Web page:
Reference Date: 14-November-2013
FOOD SECURITY SNAPSHOT
The 2013 maize and wheat production expected at good levels
Cereal imports forecast to decline in 2012/13 marketing year
Maize and bean prices at low levels
The 2013 maize and wheat production forecast at high levels
Harvesting of the 2013 spring-summer main season maize crop, which represents 70 percent of annual production, is underway and preliminary estimates point to an output of 17.6 million tonnes, 6 percent above the good crop of the same season in 2012, reflecting both higher plantings and yields , especially in the main producing states of Jalisco, Mexico and Guanajuato. The 2013 autumn-winter maize crop, which was harvested earlier in the year, has been revised upwards to 5.2 million tonnes, which is still 5 percent below last year’s good crop. The reduction in output for the 2013 secondary season maize was due to reduced levels of water reservoirs, especially in the Sinaloa region. Official forecasts point to an aggregate 2013 maize production (autumn-winter and spring-summer seasons) of 22.8 million tonnes, about 3 percent above the 2012 crop and slightly up from the five-year average.
Harvesting of the 2013 spring-summer secondary wheat crop is well underway and the output is anticipated almost 19 percent higher than in 2012. The increase reflects optimal weather conditions which resulted in higher yields. The 2013 irrigated autumn-winter wheat crop, which accounts for more than 90 percent of annual production, was harvested in July and was 4 percent up from last year’s reduced level. Early estimates for 2013 point to a total wheat production of 3.4 million tonnes or 5 percent up from 2012.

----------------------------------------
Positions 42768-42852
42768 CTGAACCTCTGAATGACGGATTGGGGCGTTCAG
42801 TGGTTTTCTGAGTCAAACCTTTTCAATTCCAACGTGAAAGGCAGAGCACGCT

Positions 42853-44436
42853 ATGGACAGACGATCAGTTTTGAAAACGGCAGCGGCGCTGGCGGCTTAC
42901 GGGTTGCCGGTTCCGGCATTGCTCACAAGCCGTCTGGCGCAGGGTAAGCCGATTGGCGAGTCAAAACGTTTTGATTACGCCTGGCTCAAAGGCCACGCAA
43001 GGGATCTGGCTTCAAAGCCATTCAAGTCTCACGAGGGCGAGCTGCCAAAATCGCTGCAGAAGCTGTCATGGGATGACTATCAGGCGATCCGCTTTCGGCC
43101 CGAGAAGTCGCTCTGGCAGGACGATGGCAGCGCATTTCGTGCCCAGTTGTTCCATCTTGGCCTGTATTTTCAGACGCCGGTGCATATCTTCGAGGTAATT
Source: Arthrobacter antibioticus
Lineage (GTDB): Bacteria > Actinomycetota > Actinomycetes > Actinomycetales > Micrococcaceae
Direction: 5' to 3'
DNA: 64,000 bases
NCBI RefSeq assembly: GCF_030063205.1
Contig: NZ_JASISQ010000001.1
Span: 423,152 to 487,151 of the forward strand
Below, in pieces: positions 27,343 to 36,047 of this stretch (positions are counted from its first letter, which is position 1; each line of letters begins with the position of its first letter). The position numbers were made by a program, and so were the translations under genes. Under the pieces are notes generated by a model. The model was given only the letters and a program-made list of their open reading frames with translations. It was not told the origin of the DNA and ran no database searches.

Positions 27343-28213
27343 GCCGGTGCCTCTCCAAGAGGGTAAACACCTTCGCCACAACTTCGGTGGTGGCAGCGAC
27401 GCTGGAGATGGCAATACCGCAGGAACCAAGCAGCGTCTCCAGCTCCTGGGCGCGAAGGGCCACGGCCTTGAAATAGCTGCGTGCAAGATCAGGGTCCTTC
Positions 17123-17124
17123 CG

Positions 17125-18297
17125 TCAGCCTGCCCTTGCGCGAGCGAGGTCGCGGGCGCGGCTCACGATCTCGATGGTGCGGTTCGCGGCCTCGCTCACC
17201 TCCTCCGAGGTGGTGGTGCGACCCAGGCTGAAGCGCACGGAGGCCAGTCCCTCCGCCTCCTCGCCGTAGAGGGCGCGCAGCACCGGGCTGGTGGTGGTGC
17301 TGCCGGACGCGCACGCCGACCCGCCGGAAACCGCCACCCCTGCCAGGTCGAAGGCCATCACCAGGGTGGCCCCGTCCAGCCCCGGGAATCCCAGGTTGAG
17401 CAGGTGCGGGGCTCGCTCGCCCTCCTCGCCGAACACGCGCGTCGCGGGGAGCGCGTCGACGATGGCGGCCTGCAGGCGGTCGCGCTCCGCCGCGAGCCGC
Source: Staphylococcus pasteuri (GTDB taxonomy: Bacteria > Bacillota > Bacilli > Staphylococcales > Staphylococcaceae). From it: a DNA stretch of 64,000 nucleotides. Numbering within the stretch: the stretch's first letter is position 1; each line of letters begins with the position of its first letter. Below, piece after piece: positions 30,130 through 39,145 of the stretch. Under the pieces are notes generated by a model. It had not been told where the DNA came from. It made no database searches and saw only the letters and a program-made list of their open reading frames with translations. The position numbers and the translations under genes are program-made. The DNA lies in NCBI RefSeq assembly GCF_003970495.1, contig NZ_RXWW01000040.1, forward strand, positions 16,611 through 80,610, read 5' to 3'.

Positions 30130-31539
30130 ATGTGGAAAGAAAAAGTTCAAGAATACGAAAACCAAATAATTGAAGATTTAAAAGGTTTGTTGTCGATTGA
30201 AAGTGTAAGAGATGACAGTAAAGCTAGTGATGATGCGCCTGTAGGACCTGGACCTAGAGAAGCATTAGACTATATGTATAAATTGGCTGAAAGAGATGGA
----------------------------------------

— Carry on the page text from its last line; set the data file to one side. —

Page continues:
Cereal imports to increase in 2013/14 marketing year
Early forecasts for cereal imports in the 2013/14 marketing year (October/September) point to an increase of 11 percent from the previous year. This mainly reflects an increase of 14 percent in maize imports to 8 million tonnes in order to satisfy the strong demand from the feed industry. By contrast, wheat imports are forecast to decline by 10 percent from the previous year, following the higher production levels expected for 2013.
Maize and bean prices remain at low levels
Prices of white maize remained fairly stable in October at MXN 5.20 (USD 0.40), and were some 14 percent below their levels of a year earlier. Prices of tortilla, a traditional component of the local diet made out of white maize flour, stayed virtually unchanged at of MXN 11.18 (USD 0.84). Favourable prospects for the 2013 maize crop and a good secondary maize harvest contributed to keep prices stable.
Prices of staple beans remained also unchanged in October and were almost 12 percent lower than their levels a year earlier, reflecting ample supplies from last year’s good production.